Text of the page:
In order to connect the models, the study area was divided into individual land use areas, i.e. a field with one crop type. Data relating to slope angle and soil properties, which are relevant aspects for the water flows in SWAT and, thus, the transport of nitrate, phosphorus or sediment, were also entered in the model. The team investigated ten different crop types (e.g. grain maize, vegetables, winter or summer cereals, tuber crops, wine, fruit, grassland) under four different climate change scenarios for Austria. These can include stress for the plants through droughts or heat and more or less water runoff as a result to heavy precipitation or drought phases. The model was applied to a period of 30 years of climate change in the future, from 2041 to 2070, with the period 1981 to 2010 serving as the reference period for precipitation. In the climate model with the highest amount of precipitation, water flows from the surface and lateral flows are highest, meaning that nitrate losses are also highest in this scenario, with particularly pronounced nitrate losses occurring in tuber crops such as potatoes and sugar beets.

Mixed crops reduce nitrate transport into water

A first interesting outcome of the model calculations with a change in land use says that the nitrate losses from an agricultural area and the nitrate transport into water were highest wherever fields were converted to pasture. The reason for this is the uniform distribution of fertilizer application (four applications of nitrogen) across the entire vegetation period. The biggest reduction of nitrate transport into water was found when tuber crops were cultivated in a crop rotation instead of in monoculture. In the model, tuber crops were fertilized at an early point, i.e. between mid-May and end of May, at a rate of 95 kilograms of nitrogen per hectare. Since this is a period of frequent precipitation, the probability is higher for nitrate to be washed into the soil and transported to the water before the plants have a chance to absorb it. In a crop rotation, the other cultures get smaller nitrogen doses later in spring.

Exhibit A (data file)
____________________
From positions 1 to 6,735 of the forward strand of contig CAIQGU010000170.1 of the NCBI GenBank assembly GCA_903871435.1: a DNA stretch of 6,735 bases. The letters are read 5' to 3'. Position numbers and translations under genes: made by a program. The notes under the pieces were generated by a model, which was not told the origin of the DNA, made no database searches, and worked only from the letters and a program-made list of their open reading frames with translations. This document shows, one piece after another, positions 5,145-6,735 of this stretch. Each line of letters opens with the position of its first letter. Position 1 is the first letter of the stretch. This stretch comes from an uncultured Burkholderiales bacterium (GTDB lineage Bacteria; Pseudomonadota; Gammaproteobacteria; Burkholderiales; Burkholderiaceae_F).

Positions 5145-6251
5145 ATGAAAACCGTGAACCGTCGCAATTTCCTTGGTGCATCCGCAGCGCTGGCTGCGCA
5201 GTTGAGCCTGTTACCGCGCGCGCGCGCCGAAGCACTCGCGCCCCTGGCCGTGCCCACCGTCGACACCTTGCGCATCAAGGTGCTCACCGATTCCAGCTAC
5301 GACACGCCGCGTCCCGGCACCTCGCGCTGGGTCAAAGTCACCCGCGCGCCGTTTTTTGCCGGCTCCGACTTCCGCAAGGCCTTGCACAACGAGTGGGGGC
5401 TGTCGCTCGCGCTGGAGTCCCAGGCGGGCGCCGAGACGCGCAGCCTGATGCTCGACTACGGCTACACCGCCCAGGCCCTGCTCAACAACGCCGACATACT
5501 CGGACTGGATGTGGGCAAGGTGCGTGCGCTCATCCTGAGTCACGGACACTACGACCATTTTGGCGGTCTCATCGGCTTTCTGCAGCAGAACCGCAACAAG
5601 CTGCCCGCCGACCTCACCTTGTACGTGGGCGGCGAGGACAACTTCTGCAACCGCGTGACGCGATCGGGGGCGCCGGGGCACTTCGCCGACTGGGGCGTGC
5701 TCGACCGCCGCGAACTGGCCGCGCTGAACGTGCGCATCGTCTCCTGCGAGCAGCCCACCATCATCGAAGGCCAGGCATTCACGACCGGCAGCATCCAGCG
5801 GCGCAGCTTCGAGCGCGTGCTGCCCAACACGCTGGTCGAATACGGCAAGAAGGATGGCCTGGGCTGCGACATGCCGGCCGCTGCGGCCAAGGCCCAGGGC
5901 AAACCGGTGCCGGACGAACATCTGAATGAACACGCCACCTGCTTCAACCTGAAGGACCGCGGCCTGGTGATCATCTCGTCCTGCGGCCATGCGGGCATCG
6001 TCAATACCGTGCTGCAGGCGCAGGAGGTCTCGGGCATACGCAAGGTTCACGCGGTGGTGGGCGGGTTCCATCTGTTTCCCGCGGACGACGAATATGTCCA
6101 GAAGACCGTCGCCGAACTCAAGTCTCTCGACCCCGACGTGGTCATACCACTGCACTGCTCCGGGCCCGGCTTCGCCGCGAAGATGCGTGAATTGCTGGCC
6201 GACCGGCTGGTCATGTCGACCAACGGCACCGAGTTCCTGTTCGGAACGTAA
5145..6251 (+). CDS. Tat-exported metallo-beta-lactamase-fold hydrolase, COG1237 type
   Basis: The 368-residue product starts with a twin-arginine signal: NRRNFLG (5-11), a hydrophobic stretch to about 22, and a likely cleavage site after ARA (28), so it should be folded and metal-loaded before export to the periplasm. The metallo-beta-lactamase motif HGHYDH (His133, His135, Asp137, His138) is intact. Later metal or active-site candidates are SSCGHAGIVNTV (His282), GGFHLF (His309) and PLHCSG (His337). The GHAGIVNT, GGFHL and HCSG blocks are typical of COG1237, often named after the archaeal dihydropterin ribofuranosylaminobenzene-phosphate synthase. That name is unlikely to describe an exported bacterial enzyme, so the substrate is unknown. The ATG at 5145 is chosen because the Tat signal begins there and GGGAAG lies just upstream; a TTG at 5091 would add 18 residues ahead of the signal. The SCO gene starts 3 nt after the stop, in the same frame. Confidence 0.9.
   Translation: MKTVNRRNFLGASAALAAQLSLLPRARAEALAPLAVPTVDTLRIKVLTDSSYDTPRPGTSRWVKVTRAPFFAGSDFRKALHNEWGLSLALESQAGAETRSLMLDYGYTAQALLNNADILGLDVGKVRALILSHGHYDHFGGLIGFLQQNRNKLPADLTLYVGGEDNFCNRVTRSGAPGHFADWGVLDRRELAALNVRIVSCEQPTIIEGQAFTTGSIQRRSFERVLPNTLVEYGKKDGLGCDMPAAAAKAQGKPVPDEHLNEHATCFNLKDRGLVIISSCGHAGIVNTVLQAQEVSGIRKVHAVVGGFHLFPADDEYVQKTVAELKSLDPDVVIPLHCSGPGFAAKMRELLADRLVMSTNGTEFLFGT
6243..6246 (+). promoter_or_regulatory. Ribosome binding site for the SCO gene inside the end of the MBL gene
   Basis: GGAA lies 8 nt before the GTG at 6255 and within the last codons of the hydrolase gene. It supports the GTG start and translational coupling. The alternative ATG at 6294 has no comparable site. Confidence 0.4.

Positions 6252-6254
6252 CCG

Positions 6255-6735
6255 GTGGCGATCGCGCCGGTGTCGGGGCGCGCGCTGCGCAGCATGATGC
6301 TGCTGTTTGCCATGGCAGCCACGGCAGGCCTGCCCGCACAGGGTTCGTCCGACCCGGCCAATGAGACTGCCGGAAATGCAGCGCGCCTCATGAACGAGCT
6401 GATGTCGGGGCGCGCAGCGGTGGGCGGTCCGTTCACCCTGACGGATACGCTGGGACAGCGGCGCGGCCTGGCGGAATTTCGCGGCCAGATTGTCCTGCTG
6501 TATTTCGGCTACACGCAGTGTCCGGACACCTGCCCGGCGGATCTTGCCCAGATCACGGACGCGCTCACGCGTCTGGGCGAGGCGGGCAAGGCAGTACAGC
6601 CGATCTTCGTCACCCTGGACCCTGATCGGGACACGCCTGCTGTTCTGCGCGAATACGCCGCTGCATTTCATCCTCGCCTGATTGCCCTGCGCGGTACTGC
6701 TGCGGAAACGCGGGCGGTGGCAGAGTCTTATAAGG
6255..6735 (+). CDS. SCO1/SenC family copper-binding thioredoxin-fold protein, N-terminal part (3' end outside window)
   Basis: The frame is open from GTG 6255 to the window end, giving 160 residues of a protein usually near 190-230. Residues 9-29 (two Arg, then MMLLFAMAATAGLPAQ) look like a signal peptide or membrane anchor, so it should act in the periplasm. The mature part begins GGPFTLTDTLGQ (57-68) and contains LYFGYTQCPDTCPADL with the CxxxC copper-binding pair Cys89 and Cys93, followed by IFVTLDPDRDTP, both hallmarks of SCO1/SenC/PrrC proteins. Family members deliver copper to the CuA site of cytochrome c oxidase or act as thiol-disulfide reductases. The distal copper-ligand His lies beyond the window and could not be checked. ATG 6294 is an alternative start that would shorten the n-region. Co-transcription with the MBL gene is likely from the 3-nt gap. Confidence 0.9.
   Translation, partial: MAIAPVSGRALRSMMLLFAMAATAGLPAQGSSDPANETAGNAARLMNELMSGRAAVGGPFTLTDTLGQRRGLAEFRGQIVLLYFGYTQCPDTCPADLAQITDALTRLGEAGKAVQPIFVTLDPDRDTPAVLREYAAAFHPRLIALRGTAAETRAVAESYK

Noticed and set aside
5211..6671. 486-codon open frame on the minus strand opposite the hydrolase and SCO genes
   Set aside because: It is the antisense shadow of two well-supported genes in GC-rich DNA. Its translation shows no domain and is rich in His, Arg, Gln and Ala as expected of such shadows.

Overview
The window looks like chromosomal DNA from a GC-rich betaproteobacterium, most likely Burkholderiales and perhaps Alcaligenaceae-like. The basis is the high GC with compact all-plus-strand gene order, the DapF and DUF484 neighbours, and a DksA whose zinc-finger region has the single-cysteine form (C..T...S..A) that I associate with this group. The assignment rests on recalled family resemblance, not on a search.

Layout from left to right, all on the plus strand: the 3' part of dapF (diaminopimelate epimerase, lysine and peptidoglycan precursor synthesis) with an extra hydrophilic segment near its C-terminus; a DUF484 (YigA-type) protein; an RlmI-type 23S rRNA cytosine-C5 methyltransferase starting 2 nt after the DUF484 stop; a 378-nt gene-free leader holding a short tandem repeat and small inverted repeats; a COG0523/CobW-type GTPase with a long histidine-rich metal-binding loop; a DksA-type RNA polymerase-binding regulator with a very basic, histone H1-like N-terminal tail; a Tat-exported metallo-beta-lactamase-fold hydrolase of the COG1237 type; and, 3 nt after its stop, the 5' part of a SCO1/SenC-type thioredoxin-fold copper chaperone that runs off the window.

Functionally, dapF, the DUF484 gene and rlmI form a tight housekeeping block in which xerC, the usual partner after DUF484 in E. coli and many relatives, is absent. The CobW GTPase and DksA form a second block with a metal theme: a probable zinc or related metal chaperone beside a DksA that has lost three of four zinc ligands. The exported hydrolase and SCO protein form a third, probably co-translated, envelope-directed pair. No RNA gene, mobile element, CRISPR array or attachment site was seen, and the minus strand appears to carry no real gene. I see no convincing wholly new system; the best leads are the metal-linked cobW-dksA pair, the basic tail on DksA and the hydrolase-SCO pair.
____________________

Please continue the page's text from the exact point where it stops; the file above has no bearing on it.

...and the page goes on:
Combined models are an important basis for forecasts

The ALUCSI project will run until July 2023, but work with the combined models will in all likelihood be continued beyond that date. For ecohydrologist Bano Mehdi-Schulz these models offer an important extension of her field: “I have been using hydrological models for decades. When hydrologists simulate future scenarios, such as climate change impact on a watershed, land use is usually kept static. That means we assume that it will not change, which is not a realistic scenario, of course.”

Over and beyond scientific insights, her modeling concept might serve as a basis for policy decisions about subsidies, market regulation or further sustainable intensification. In this relatively new agricultural concept, crop yields are maintained or even increased, but inputs into the system – such as fertilizers or pesticides – are reduced, thereby reducing the negative environmental impact.

Personal details

Bano Mehdi-Schulz is an assistant professor in the Department of Water, Atmosphere and Environment at the Vienna University of Natural Resources and Life Sciences. Her research focuses on ecohydrological processes under changing environmental conditions. In 2019, she was awarded an Elise Richter Fellowship from the FWF for research into sustainable agricultural management options that will lead to lower nitrogen losses under future climate change and changes in land use.

Veronika Gaube is a senior scientist at the Institute of Social Ecology at the Vienna University of Natural Resources and Life Sciences. Her theoretical and methodological research focuses on the interaction between social and natural systems, particularly as they relate to land use. In 2012 she received an Elise Richter Fellowship for research into decisions made by land users in different contexts.